John and his wife, Avril

Avril has been caring her husband for about four years now. He has dementia which is the hardest thing to cope with, but he is also diabetic and is a double leg amputee.

“It’s hard work, but physically I’m actually a very healthy, strong woman so I can manage,” says Avril. “It’s the emotional side of things that really takes its toll. It’s been the most shocking, and emotionally draining thing. Some days I find myself sitting in the bedroom crying, and I don’t even know why.

We take every day as it comes. One moment he’ll be laughing – his old, self – the next it’s like he’s a completely different person. I pray that one day he’ll come back, but of course I know that it will never happen.

My children have been a huge support to me, and my daughter recently joined us in the UK which has helped a lot. She helps me with the shopping now and takes out the rubbish for me. They sit and chat to John, and take him out when he can manage it. But they work, so it seems unfair to ask any more of them than that.

John needs 24 hour care; I can’t leave him for even 10 minutes which means that I’m on edge all of the time.

Both my husband and son are Freemasons, so the lodge were aware of our situation. We didn’t even have to ask for help, they just offered to put in an application on our behalf. It didn’t really occur to me that they would help us, so it was a wonderful surprise that they were so eager to help. The whole process was very quick, and I’m very grateful.”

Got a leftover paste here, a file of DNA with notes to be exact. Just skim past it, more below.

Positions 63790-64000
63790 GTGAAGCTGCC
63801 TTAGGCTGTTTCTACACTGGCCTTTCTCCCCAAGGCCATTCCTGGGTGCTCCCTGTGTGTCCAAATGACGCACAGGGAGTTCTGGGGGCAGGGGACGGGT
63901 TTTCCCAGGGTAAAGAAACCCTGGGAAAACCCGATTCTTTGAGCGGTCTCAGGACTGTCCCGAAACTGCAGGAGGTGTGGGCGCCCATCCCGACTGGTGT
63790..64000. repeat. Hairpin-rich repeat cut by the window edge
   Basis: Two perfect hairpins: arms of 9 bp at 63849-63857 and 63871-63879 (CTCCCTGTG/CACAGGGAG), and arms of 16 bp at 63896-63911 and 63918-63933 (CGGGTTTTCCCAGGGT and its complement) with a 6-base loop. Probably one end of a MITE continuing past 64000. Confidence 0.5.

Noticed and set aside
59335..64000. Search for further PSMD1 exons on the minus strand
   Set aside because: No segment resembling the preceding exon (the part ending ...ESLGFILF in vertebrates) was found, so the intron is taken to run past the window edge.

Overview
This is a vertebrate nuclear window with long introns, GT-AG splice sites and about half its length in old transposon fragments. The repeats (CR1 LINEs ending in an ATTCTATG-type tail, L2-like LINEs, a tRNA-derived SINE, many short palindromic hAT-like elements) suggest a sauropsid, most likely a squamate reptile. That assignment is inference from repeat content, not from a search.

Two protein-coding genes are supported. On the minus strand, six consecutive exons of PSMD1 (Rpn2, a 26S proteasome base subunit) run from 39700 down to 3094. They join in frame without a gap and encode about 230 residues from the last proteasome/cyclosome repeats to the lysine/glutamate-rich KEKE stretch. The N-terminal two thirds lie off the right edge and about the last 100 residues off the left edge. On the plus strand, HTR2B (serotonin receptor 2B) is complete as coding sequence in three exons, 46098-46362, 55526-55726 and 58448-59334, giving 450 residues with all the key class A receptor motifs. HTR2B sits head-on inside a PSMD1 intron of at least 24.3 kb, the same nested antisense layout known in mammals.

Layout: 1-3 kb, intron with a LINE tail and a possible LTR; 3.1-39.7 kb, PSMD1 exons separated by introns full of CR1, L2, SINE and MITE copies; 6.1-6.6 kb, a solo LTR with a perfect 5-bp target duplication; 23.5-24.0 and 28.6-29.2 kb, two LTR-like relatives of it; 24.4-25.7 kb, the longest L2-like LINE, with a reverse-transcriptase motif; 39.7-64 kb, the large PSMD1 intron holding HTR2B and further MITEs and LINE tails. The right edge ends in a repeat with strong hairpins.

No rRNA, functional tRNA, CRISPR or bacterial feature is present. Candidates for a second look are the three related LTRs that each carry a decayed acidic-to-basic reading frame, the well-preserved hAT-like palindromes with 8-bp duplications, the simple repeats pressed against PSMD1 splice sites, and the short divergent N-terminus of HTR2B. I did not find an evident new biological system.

The MCF pays for carers to come in to our home so that I can take a break. It’s brilliant in that it gives me a rest so that I can stay strong. But to be honest, I still worry about him when I’m not there.


“I don’t like leaving him, but it does give me a chance to pop out to the hairdressers.

We’ve been together for 52 years, and for all those years before he became ill, we did everything together. As a family we would go caravanning and fishing. Then the children grew up and still, whatever we did, we did it as a couple; we were always hand in hand. Now he doesn’t go out, so I don’t really go out.

John used to be the head of the household, and he would make all of the decisions. Now, I have to make the decisions, and I hate it. But this is my job now, and I know that we would do it for me.”

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